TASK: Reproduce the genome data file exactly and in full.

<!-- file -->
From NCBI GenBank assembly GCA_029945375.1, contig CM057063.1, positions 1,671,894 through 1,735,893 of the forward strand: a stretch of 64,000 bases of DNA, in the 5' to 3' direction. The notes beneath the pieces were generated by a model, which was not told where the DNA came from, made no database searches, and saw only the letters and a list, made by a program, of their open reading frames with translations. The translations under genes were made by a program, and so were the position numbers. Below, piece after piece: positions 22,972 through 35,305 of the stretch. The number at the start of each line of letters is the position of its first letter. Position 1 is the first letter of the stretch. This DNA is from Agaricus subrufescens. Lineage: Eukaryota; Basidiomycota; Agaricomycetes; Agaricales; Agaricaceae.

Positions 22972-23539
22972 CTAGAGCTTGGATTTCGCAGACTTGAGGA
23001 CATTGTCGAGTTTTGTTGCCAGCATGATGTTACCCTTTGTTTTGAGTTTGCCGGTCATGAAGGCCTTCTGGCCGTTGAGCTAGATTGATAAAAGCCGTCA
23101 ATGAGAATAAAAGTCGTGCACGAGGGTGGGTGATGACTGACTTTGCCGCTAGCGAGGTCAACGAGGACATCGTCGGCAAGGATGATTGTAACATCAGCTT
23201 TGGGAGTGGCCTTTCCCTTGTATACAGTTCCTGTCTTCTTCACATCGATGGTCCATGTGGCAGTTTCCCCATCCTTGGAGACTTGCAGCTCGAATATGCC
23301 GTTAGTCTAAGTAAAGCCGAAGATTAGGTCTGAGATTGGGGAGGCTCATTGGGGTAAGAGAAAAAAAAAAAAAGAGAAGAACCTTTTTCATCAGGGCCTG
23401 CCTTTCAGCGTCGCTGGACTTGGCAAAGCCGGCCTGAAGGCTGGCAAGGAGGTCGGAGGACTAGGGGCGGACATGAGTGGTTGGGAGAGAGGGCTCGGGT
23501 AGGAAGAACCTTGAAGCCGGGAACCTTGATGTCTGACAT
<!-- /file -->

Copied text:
From NCBI GenBank assembly GCA_029945375.1, contig CM057063.1, positions 1,671,894 through 1,735,893 of the forward strand: a stretch of 64,000 bases of DNA, in the 5' to 3' direction. The notes beneath the pieces were generated by a model, which was not told where the DNA came from, made no database searches, and saw only the letters and a list, made by a program, of their open reading frames with translations. The translations under genes were made by a program, and so were the position numbers. Below, piece after piece: positions 22,972 through 35,305 of the stretch. The number at the start of each line of letters is the position of its first letter. Position 1 is the first letter of the stretch. This DNA is from Agaricus subrufescens. Lineage: Eukaryota; Basidiomycota; Agaricomycetes; Agaricales; Agaricaceae.

Positions 22972-23539
22972 CTAGAGCTTGGATTTCGCAGACTTGAGGA
23001 CATTGTCGAGTTTTGTTGCCAGCATGATGTTACCCTTTGTTTTGAGTTTGCCGGTCATGAAGGCCTTCTGGCCGTTGAGCTAGATTGATAAAAGCCGTCA
23101 ATGAGAATAAAAGTCGTGCACGAGGGTGGGTGATGACTGACTTTGCCGCTAGCGAGGTCAACGAGGACATCGTCGGCAAGGATGATTGTAACATCAGCTT
23201 TGGGAGTGGCCTTTCCCTTGTATACAGTTCCTGTCTTCTTCACATCGATGGTCCATGTGGCAGTTTCCCCATCCTTGGAGACTTGCAGCTCGAATATGCC
23301 GTTAGTCTAAGTAAAGCCGAAGATTAGGTCTGAGATTGGGGAGGCTCATTGGGGTAAGAGAAAAAAAAAAAAAGAGAAGAACCTTTTTCATCAGGGCCTG
23401 CCTTTCAGCGTCGCTGGACTTGGCAAAGCCGGCCTGAAGGCTGGCAAGGAGGTCGGAGGACTAGGGGCGGACATGAGTGGTTGGGAGAGAGGGCTCGGGT
23501 AGGAAGAACCTTGAAGCCGGGAACCTTGATGTCTGACAT